Extraordinary and rare facsimile edition of a 16th century Ethiopian codex, Hymn to the Trinity, whose original is kept in the National Library of Spain with the symbol VIT / 26/3, made in 2020 in a single edition, numbered with notarial deed and limited to just 200 copies.
Facsimile bound in brown leather with dry prints, mini format of 4 x 10 x 3 cm, 20 folded accordion sheets. Written in Ge’ez language (classical Ethiopian). Illuminated with brightly colored miniatures representing the Annunciation, the Trinity and the Elders of the Apocalypse.
Presented in a beautiful methacrylate display so that the different pages can be seen in their extended accordion format. Format 20.5 x 16 x 10 cm. In its lower part it has a hole where to keep the study book and the notarial deed.
With a special complementary study book that includes the Spanish translation of the text in the classic Ethiopian language. Illustrated paperback with flaps, format 15.1 x 19 cm. 80 color illustrated pages.
In the 11th century, Europe was convinced of the existence in the Far East of a Christian kingdom located in what would have been the lands of the Magi. The advance of Islam and the spirit of the Crusades made European rulers want to find him to make him the ally they needed to end Muslim rule.
However, it was not until the fourteenth century when they managed to identify it with what was then called Ethiopia or Abyssinia, a Christian kingdom of monophysite rite whose emperors considered themselves descendants of the queen of Sheba.
Ethiopia was one of the oldest states in the world and the second to adopt Christianity. The relationships he established over the centuries with Byzantium, the Middle East, Europe and Africa led him to develop a unique and incredibly original civilization, with a rich culture that was the fruit of the most complex and contradictory influences.
On church walls, as well as on manuscript pages, used primarily to capture sacred themes, a genuine style of painting developed, impossible to confuse with that of any other region in the world.
At the end of the 15th century the sänsul appeared, also called the accordion book. The oldest specimens usually belong to a production intended to supply the spiritual needs of the Ethiopian elite.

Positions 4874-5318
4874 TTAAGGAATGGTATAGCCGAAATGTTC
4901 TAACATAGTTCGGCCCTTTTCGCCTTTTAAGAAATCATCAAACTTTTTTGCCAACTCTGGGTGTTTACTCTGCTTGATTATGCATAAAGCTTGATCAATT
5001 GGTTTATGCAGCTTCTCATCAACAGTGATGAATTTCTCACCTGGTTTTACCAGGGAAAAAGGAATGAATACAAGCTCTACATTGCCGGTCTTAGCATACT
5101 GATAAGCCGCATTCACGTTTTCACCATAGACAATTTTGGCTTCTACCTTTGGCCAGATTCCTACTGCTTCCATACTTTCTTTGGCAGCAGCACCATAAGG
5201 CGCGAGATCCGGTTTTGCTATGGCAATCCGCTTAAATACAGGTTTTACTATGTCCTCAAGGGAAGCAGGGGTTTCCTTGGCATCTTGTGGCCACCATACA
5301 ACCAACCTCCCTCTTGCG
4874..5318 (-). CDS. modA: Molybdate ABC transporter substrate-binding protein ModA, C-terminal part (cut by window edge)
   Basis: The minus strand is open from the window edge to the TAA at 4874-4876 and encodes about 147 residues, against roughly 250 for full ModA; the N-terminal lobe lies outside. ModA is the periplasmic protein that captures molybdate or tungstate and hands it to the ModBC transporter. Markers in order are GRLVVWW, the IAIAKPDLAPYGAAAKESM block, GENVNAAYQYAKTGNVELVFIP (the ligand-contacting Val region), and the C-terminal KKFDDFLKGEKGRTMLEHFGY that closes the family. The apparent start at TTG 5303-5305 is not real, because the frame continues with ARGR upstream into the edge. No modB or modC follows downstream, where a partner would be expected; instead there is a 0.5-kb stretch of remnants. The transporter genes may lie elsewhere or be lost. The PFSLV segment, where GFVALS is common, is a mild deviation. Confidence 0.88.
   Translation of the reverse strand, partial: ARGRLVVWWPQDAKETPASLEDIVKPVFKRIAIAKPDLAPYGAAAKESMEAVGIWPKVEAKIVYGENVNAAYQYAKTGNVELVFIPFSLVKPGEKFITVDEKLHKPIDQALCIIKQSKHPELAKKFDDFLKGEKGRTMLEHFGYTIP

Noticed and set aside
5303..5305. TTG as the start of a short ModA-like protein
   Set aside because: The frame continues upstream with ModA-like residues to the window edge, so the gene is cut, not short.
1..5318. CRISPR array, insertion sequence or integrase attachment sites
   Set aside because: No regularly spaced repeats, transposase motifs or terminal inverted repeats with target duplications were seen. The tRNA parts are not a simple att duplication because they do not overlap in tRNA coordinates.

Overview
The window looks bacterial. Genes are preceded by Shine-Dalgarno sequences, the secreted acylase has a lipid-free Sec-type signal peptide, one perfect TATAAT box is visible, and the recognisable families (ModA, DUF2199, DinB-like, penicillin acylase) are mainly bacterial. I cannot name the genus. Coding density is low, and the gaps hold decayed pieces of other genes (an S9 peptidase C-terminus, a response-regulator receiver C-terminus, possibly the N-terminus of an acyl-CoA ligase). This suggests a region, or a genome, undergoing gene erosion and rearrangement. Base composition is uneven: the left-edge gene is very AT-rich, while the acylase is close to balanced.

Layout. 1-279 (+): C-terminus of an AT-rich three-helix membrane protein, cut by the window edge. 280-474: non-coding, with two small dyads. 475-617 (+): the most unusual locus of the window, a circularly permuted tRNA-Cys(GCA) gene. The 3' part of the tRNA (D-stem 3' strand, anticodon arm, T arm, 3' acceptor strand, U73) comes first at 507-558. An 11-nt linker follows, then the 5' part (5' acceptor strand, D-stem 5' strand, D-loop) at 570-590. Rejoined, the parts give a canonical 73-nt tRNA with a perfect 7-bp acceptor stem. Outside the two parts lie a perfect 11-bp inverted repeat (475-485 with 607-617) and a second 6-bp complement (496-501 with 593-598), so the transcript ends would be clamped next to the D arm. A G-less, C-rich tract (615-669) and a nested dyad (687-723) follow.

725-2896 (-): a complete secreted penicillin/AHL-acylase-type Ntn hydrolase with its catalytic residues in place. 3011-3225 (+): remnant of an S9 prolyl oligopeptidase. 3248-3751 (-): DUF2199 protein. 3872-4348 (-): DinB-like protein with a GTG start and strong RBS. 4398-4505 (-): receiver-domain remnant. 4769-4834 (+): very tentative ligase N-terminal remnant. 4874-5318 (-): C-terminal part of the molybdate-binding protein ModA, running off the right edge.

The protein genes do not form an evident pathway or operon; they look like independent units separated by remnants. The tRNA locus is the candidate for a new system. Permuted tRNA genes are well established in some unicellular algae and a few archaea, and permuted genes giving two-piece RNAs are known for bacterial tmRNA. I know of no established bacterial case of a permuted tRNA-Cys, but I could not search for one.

The sänsul or folding book, kept in the National Library of Spain, VITR / 26/3, is an excellent example of Ethiopian lighting, classified as naif. It is characterized by a stereotypical and simplified representation of the human body, the brightly colored palette and the large, almond-shaped eyes of its figures.
The iconographic cycle of this fascinating specimen opens with the Annunciation. This image gives way to a vision of the Holy Trinity. Between both scenes a female figure, elegantly dressed, is inserted. The wardrobe indicates that it belongs to royalty; hence it can be identified with the donor. The four living creatures (man, lion, ox and eagle) decorate the ends of the Trinity. Finally, two symmetrical groups corresponding to the Elders of the Apocalypse close this imposing composition.
The fascinating miniatures that decorate the pages of this charming codex are a true reflection of the pride of a unique and ancient people.
A poem of praise to the Holy Trinity copied in Ge’ez, the Ethiopian sacred language, composes the main text of the codex. In addition, different prayers and a praise to the popular saint Ghebre Menfes Quedus complete it.
Through the copy preserved in the National Library of Spain you will learn the art of writing, illustrating and binding manuscript books from one of the oldest states in the world, with a magical and genuine lifestyle that even today, in many churches and monasteries, the traditional methods of such admired art are still used.
Complete copy and in perfect condition, special to give away or for oneself. Very decorative anywhere in your home or office.
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